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Interstitial lung disease: epidemiology, care and survival
P214 Gastro-Oesophageal Reflux Symptoms During COPD Exacerbations
  1. ARC Patel,
  2. BS Kowlessar,
  3. GC Donaldson,
  4. AJ Mackay,
  5. R Singh,
  6. S Brill,
  7. JA Wedzicha,
  8. JR Hurst
  1. Centre for Respiratory Medicine, UCL Medical School, London, UK

Abstract

Introduction Gastro-oesophageal reflux disease (GORD) has been associated with increased COPD exacerbation frequency (Terada et al, Thorax 2008) and was independently associated with the frequent exacerbator phenotype in the ECLIPSE study (Hurst et al, NEJM 2010). We aimed to quantify any changes in GORD symptoms during COPD exacerbations.

Methods Outpatients from the London COPD cohort completed the Frequency Scale for the Symptoms of Gastro-oesophageal reflux (FSSG) and Hull Airway Reflux Questionnaire (HARQ) during stable-state clinic visits and at exacerbation, within a week of symptom-onset, and prior to systemic therapy. FSSG and HARQ scores range from 0–48 and 0–70 respectively, with significant reflux thought to be associated with scores of ≥8 and ≥13 respectively. Exacerbations were defined using our usual symptomatic criteria from daily diary cards (Seemungal et al, AJRCCM 1998).

Results 42 COPD patients had a mean±SD age of 72.7±8.7 years, 64% male, 17% current smokers, median(IQR) 46 (19.71) pack years, mean±SD stable FEV1 1.22±0.64L and 50.7±21.5%predicted, BMI 27.7±7.4kg/m2. 13 (31%) patients had a diagnosis of GORD, of whom 12 (92%) were taking regular acid suppression therapy. There was a median (IQR) interval of 141(80,233) days between the stable and exacerbation visits.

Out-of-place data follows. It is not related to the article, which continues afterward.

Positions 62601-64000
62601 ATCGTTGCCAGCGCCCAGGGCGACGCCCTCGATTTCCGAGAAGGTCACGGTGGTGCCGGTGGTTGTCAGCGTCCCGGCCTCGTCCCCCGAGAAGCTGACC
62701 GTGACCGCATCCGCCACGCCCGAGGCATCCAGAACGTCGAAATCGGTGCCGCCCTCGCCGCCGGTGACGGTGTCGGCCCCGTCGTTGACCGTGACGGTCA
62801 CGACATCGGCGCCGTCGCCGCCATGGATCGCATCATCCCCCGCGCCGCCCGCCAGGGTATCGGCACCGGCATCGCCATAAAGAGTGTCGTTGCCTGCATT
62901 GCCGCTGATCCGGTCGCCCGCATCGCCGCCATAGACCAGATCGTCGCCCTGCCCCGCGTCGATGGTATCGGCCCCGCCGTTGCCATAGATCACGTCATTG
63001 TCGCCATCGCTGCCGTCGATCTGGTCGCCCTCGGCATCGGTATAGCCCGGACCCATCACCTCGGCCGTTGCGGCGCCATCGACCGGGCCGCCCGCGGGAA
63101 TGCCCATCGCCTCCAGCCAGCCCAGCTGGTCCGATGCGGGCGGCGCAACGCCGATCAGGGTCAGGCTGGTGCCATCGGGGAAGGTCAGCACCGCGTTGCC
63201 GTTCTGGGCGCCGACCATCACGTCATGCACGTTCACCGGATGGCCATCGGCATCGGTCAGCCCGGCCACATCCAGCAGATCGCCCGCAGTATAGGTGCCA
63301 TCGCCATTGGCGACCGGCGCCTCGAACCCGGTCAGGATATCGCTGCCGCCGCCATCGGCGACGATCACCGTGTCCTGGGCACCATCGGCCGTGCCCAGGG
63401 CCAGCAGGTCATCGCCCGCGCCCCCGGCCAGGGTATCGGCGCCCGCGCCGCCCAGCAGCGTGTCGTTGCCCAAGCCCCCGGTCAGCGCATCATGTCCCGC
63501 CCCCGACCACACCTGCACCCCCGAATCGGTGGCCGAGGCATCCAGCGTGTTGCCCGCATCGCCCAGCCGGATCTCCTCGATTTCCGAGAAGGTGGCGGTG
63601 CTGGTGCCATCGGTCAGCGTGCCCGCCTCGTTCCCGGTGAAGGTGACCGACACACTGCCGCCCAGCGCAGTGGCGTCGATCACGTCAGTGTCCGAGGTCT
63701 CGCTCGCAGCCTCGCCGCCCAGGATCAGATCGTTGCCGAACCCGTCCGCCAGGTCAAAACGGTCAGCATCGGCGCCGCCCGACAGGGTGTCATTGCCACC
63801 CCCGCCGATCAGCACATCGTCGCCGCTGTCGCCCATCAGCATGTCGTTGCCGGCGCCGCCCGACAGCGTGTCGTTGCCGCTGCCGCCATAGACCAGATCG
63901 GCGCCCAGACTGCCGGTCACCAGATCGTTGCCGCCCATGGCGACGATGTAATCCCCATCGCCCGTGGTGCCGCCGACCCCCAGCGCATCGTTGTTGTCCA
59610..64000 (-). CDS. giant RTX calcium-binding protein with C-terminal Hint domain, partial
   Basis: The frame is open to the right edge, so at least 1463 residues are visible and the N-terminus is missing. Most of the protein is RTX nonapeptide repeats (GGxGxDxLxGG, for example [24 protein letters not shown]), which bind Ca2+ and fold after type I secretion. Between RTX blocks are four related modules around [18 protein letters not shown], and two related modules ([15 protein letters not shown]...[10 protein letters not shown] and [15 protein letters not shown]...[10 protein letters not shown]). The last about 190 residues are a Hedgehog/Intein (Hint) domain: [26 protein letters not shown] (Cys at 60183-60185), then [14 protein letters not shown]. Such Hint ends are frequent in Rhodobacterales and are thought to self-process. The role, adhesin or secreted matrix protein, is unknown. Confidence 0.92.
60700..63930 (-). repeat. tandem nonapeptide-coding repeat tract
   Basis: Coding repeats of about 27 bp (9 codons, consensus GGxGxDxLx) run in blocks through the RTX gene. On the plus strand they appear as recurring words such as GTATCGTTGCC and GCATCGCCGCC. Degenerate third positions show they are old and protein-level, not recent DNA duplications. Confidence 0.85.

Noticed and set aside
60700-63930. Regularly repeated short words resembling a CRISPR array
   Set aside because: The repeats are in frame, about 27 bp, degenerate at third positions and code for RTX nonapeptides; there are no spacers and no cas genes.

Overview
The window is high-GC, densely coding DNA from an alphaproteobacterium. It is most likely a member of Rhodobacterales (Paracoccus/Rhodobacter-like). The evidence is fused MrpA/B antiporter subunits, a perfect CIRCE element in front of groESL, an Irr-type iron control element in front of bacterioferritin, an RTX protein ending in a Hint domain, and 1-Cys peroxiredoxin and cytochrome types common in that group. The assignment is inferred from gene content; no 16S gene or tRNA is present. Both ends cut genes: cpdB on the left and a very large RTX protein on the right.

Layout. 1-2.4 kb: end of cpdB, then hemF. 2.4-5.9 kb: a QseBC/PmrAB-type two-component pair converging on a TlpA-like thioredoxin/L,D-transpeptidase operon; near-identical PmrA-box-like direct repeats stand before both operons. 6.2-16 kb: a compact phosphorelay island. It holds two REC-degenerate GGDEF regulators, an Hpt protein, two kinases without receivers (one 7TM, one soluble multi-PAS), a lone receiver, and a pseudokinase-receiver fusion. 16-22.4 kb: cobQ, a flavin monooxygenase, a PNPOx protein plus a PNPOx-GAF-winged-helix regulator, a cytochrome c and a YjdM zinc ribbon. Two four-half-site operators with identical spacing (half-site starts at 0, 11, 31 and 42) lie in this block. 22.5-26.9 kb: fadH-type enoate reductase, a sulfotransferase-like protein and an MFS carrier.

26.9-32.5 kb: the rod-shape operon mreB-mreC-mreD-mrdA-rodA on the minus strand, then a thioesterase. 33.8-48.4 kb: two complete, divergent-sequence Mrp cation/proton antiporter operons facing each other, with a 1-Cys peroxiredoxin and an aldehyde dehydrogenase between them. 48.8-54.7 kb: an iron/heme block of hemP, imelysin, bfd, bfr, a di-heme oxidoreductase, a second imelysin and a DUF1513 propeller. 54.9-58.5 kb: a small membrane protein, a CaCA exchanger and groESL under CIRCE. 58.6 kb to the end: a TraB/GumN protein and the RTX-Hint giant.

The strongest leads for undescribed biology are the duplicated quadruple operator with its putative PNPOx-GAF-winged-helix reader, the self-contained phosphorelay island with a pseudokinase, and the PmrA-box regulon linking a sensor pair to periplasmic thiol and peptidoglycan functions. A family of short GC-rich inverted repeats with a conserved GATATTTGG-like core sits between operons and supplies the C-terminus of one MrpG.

Although median (IQR) FSSG and HARQ scores were higher at exacerbation compared to the stable state, this was not statistically significant due to high variability (6.5 (4.0,13.0) vs 5.0 (1.5,11.5), p=0.247 and 15.5 (9.0,23) vs 18.5 (11.5,24.5), p=0.096 respectively).

16/42 (38%) patients had a high FSSG score (≥8) in the stable state compared with 20/42 (48%) at exacerbation (p=0.378). 10/42 (24%) changed from a low stable FSSG to a high score at exacerbation.

27/42 (64%) patients had a high HARQ score (≥13) in the stable state compared with 30/42 (71%) at exacerbation (p=0.483). 7/42 (17%) changed from a low stable HARQ to a high score at exacerbation.

Conclusions GORD symptom scores are not significantly higher during acute COPD exacerbations. Due to high variability, approximately one fifth of COPD patients had a low GORD symptom score when stable and high scores at exacerbation implicating worsening reflux in some exacerbations. Further work is required to understand the potential mechanisms.

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